Sorting it out—the one fact that really matters

The technology of the twentieth century has brought a flood: we're inundated by facts. Newspapers and magazines, radio, television, books, seminars, special commission reports, and on and on, spew out one "important" item after another. Some of the facts we learn are of course genuinely necessary and useful. Some are hopeful and encouraging, even illuminating. But some are virtually useless, or depressing, and at times deadening to one's expectations of progress.

Realistically, a reasonable grasp of the information available to us should help us to function properly and successfully in society and to contribute something meaningful toward meeting the challenges humanity faces. Yet there is little question that no matter how much human knowledge people are able to acquire or how much information can be stored on floppy disks, there continue to be solutions and answers that elude mankind. When a famine affects the lives of millions, when an economy or a government appears on the brink of collapse, or when a disease seems to threaten one's own existence, all the human "facts" the world has to offer may not be sufficient to meet the challenge.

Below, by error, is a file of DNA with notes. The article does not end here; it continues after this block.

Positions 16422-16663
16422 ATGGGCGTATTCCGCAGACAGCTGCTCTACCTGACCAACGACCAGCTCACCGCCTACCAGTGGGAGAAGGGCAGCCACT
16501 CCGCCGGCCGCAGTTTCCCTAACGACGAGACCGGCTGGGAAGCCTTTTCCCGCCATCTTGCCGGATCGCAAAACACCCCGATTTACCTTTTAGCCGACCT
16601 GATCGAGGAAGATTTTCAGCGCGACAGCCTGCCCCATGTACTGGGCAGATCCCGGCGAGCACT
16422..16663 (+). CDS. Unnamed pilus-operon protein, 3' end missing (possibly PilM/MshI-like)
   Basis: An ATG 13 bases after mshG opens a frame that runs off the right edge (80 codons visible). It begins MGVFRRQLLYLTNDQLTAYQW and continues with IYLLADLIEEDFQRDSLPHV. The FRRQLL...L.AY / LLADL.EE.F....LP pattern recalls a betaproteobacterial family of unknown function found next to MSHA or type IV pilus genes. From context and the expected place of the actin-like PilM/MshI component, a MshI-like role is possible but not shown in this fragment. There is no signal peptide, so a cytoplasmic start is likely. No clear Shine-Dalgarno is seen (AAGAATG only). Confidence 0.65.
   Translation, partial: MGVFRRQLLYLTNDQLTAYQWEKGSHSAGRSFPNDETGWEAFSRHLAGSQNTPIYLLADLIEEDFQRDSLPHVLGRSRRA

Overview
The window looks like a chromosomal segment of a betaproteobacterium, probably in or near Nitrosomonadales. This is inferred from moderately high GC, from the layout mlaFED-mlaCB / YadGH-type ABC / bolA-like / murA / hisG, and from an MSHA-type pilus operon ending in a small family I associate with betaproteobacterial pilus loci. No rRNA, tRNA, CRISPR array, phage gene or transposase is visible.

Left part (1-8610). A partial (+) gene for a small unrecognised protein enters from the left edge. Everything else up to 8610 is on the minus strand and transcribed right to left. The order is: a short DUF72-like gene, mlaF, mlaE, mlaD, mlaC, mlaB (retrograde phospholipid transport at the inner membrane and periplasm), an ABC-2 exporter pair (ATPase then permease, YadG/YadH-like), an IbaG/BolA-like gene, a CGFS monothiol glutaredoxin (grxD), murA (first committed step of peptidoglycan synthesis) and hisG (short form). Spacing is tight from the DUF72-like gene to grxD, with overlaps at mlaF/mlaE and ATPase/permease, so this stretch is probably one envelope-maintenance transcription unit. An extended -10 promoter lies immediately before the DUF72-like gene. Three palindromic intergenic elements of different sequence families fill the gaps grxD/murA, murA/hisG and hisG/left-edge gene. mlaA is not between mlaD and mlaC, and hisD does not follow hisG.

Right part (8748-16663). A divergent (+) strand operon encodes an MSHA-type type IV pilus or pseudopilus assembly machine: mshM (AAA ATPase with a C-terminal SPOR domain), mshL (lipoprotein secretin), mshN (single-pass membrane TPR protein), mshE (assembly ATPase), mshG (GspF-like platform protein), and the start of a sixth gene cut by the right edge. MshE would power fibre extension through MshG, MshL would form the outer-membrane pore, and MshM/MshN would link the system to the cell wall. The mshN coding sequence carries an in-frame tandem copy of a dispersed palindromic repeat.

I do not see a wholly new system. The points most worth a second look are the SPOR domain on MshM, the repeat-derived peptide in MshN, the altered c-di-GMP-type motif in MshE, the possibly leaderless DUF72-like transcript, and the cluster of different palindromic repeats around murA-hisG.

What your life can mean to others
August 12, 1985

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